Don't take our word for it. Let's look at some examples:
Disgraziato, ti ho scoperto con le mani dentro al sacco!
You bastard, I've discovered you with your hands in the bag!Play Caption
Io non sono come quei disgraziati che parte [sic: partono] per fame, ma'. Io vado a Roma per fare lu [pugliese: il] cinema, ma', sia chiaro, eh, cinema.
I'm not like those poor guys who leave because they're hungry, Ma. I'm going to Rome to make movies, Ma, to be clear, uh, the movies.
Captions 41-43, Volare - La grande storia di Domenico Modugno Ep. 1 - Part 4Play Caption
Keep in mind that when you want to call someone a disgraziato, you need to distinguish between masculine and feminine and singular and plural.
Disgraziato can be used as an adjective or as a noun. We could say that as an adjective it is more likely referring to misfortune:
Tu cosa diresti? -Be'... direi... povera disgraziata la signora! -Eh. -Eheh!
What would you say? -Well... I would say... poor unlucky lady! -Uh-huh. -Uh-huh!
Captions 49-50, Un medico in famiglia S1 EP1 - Casa nuova - Part 6Play Caption
As a noun (especially if well-articulated) it might very well be talking about a "bad" person:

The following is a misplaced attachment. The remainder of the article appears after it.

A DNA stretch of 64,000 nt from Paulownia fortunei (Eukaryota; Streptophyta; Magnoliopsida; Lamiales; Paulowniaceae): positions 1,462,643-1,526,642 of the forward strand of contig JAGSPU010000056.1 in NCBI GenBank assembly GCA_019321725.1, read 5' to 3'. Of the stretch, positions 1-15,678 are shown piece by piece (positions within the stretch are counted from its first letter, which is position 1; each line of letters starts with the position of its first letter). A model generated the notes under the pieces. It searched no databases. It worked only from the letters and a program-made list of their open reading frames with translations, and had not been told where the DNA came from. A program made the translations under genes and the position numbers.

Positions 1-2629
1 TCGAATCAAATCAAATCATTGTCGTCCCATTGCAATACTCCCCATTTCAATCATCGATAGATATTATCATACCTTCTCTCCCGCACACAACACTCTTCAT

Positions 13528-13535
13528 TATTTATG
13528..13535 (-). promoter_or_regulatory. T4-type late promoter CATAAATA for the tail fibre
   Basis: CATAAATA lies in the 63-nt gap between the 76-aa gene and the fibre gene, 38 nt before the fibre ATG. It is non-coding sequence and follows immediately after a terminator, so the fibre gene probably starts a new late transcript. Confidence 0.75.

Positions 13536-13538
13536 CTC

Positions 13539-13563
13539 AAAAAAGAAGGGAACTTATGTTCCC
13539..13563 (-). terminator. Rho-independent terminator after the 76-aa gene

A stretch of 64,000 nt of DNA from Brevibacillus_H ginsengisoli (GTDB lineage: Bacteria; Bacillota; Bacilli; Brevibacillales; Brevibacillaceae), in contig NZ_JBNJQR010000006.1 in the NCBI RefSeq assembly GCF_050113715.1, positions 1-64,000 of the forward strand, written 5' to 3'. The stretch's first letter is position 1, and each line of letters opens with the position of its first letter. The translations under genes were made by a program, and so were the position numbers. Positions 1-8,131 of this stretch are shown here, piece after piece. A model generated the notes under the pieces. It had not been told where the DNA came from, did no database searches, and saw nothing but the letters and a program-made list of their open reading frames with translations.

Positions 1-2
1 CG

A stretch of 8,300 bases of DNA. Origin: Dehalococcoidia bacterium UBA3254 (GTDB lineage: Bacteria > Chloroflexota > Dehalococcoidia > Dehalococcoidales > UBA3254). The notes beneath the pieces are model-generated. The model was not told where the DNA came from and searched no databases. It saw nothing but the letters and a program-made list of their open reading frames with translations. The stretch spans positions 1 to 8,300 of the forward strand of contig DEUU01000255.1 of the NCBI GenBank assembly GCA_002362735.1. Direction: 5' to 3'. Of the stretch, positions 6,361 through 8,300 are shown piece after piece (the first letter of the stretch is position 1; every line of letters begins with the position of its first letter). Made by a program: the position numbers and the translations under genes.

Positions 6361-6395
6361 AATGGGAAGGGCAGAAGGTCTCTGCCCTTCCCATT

Disgraziato! Delinquente! Assassino!
Scoundrel! Delinquent! Murderer!
Caption 58, Psicovip Super Minivip - Ep 17Play Caption
Or it can be a combination.
Speriamo la prossima stazione di questo disgraziato sia qui vicino.
Let's hope the poor bastard's next stop is near here.Play Caption
Strappare (to tear, to yank, to rip) is an interesting Italian verb, with a useful, related noun uno strappo (the act of ripping up) that goes hand in hand with it.
Sembrerebbe un tuo capello.
It seems like one of your hairs.
Va be', dai, strappami il capello, forza. Strappa 'sto capello.
OK, come on, pull out a hair, come on. Yank this strand out.
Come on, ow!
Captions 37-40, Il Commissario Manara - S2EP3 - Delitto tra le lenzuolaPlay Caption
The previous example is literal and you can easily visualize the act. The following example could be literal, but not necessarily. It describes a somewhat violent act, but this grandfather might be speaking figuratively.
Insomma, mi hanno strappato via la mia nipotina dalle braccia.
In short, they tore my little granddaughter from my arms.
Caption 84, Un medico in famiglia - S1 EP1 - Casa nuovaPlay Caption